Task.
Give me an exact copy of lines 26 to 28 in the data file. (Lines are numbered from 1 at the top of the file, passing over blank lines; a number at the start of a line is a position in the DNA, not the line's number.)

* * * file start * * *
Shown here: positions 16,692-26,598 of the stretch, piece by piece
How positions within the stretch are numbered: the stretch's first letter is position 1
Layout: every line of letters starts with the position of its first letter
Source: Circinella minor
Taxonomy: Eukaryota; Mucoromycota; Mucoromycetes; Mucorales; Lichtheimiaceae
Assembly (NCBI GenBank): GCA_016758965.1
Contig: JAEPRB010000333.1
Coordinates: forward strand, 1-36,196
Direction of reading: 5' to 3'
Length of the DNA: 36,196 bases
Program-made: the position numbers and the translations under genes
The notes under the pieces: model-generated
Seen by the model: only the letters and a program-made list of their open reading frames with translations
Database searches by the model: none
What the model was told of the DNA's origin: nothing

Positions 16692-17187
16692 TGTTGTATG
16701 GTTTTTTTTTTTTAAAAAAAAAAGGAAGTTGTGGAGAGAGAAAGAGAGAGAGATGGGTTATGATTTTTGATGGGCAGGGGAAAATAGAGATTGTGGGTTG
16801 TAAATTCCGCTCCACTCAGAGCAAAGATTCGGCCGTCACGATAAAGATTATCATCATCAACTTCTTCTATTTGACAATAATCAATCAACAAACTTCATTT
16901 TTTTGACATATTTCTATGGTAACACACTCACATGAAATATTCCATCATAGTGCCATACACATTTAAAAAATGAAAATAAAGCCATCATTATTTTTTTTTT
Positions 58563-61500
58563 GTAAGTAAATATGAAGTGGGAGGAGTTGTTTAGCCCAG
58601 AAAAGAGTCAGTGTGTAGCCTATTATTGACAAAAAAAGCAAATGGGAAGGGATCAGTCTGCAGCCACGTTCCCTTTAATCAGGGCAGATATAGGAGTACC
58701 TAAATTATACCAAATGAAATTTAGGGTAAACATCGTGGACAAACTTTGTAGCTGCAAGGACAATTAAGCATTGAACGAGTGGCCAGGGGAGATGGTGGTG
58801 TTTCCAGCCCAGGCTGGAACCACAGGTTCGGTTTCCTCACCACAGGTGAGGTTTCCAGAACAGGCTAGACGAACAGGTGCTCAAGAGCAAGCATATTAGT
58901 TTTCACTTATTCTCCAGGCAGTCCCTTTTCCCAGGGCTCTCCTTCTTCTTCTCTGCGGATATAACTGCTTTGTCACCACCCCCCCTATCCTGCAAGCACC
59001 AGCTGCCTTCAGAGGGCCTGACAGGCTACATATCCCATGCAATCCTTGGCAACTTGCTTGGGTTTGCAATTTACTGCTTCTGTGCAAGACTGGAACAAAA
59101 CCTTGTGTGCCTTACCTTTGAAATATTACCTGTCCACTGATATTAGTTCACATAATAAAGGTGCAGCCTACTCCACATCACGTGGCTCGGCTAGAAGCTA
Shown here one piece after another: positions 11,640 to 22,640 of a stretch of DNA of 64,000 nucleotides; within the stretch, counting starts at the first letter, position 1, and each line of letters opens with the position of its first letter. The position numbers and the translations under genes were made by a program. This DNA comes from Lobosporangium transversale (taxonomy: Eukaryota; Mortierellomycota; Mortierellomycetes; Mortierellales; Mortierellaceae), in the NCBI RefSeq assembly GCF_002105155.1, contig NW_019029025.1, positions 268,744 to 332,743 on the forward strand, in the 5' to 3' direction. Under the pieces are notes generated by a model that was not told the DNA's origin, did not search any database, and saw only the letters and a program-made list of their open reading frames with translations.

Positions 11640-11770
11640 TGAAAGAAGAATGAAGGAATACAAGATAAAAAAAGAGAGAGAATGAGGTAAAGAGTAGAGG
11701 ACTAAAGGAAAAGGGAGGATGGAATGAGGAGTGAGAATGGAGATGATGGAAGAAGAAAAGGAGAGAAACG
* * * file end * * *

58901 TTTCACTTATTCTCCAGGCAGTCCCTTTTCCCAGGGCTCTCCTTCTTCTTCTCTGCGGATATAACTGCTTTGTCACCACCCCCCCTATCCTGCAAGCACC
59001 AGCTGCCTTCAGAGGGCCTGACAGGCTACATATCCCATGCAATCCTTGGCAACTTGCTTGGGTTTGCAATTTACTGCTTCTGTGCAAGACTGGAACAAAA
59101 CCTTGTGTGCCTTACCTTTGAAATATTACCTGTCCACTGATATTAGTTCACATAATAAAGGTGCAGCCTACTCCACATCACGTGGCTCGGCTAGAAGCTA